On Feb. 22, SCAD's Cinema Circle continues its season of Dynamic Film Duos with a public showing of masterful director Sidney Lumet's classic crime drama "Dog Day Afternoon."

The gripping 1975 film stars a young Al Pacino ("The Godfather Saga," "Cruising," "Glengarry Glen Ross," "Scent of a Woman," "Donnie Brasco") and the late, lamented character actor John Cazale ("The Godfather Saga," "The Deer Hunter," "The Conversation") as two troubled and somewhat bumbling - yet not comically so - Brooklyn bank robbers who find themselves stuck in an incredibly tense hostage situation after their ill-conceived summertime heist goes awry.

It was based closely on a real-life crime which took place in 1972 and was later recounted in a noted Life Magazine article.

Upon initial release, it was nominated for an impressive six Academy Awards, including Best Picture, Best Director, Best Actor (Pacino), Best Supporting Actor (Chris Sarandon), Best Film Editing and Best Original Screenplay - the last of which it wound up winning.

Lumet, an unusually prolific filmmaker and honorary Oscar winner responsible for handfuls of unforgettable pictures in his lengthy career (including his debut, "12 Angry Men," "Long Day's Journey Into Night," "The Pawnbroker," "Fail-Safe," "Serpico," "Network," "Equus," "Prince of the City," "Deathtrap" and his final effort, "Before the Devil Knows You're Dead") crafted a snapshot of the tumultuous post-Vietnam War era in the U.S. that is now recognized as one of the finest and most nuanced contemporary filmic reflections on that dark period of national ennui and hopelessness.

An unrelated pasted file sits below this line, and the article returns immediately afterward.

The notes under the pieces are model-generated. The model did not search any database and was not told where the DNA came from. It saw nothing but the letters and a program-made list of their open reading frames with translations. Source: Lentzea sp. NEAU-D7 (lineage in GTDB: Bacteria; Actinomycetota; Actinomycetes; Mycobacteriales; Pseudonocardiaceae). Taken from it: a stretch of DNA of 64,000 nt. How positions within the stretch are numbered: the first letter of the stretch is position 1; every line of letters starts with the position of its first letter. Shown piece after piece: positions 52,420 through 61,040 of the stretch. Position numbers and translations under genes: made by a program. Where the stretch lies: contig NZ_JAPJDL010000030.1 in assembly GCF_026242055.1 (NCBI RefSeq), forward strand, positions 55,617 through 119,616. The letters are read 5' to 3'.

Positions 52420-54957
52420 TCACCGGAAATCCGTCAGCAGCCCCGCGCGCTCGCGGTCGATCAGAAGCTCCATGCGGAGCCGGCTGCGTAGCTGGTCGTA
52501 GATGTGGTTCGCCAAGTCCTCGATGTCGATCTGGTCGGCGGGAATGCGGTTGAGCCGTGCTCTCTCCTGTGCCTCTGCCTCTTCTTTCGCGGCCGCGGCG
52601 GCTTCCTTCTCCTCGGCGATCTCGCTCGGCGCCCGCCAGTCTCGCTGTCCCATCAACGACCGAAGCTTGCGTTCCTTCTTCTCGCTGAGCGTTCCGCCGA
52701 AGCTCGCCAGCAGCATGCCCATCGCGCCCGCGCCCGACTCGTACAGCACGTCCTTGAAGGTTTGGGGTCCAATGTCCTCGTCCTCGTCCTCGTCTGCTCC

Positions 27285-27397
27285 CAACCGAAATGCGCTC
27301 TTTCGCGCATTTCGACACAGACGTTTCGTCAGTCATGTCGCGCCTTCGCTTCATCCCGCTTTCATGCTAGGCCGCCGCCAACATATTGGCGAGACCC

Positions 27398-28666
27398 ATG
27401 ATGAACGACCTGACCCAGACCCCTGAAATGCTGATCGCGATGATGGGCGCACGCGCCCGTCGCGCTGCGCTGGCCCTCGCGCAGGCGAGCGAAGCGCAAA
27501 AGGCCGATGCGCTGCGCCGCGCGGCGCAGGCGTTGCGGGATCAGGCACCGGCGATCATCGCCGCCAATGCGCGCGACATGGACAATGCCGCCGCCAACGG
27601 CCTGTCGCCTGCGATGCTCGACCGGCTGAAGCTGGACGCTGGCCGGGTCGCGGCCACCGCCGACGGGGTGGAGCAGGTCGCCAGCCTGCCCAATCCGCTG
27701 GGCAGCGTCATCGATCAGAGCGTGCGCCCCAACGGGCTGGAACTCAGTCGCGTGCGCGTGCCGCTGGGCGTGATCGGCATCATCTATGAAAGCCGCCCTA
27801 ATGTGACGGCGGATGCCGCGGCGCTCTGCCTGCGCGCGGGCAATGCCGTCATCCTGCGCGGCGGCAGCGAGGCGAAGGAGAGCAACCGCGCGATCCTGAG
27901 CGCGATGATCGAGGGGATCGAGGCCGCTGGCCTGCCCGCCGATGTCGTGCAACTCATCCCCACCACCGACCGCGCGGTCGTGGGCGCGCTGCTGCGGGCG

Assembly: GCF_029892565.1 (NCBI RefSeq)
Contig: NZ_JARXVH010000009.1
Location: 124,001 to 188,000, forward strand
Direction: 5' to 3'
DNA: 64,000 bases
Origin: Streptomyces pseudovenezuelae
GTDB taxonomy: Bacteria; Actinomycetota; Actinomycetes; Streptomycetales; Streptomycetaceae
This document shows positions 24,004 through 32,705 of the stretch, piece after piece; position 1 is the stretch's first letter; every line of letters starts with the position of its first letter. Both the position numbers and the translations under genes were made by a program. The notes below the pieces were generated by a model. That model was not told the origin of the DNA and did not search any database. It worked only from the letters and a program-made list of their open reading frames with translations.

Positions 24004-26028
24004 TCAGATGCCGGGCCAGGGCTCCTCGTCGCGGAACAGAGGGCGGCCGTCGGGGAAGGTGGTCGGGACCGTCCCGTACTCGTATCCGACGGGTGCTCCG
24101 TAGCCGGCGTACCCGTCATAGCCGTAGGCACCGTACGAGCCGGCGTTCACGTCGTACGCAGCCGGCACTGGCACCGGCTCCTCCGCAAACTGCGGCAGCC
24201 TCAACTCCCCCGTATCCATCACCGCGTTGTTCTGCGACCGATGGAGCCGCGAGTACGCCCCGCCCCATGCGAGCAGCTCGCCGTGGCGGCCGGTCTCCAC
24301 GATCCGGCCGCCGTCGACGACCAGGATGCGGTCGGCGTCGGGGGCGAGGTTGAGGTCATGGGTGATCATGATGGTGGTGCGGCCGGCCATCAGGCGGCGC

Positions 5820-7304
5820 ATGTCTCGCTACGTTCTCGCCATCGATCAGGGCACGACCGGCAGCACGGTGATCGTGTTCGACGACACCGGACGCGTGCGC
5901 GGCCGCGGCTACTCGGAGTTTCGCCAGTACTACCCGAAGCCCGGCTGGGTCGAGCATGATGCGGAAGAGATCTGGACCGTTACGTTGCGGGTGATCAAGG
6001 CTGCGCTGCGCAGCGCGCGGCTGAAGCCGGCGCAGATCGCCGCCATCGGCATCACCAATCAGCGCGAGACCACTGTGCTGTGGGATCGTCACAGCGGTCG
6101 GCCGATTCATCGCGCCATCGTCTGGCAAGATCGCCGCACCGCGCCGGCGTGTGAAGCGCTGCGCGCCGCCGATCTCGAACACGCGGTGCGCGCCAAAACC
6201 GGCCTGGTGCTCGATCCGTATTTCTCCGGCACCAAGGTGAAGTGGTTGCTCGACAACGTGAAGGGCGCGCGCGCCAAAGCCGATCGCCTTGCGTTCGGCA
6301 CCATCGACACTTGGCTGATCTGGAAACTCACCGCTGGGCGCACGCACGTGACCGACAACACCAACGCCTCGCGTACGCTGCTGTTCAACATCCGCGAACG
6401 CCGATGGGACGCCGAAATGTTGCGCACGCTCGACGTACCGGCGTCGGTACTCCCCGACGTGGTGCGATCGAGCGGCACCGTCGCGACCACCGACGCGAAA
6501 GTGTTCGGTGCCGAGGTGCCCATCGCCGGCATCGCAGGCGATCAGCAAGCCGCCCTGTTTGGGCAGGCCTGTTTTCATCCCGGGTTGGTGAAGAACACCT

The film also deftly touches on a number of societal topics, such as homosexuality, transgender issues and hard drug addiction, which were rarely portrayed or even discussed candidly on the big screen (at least in mainstream domestic cinemas). Pacino's character in particular emerges as a "hero" in the least traditional sense imaginable.

It is that character's relationship with his partner-in-crime which led Cinema Circle programmer Sheila Lynne Bolda to include the movie in this series.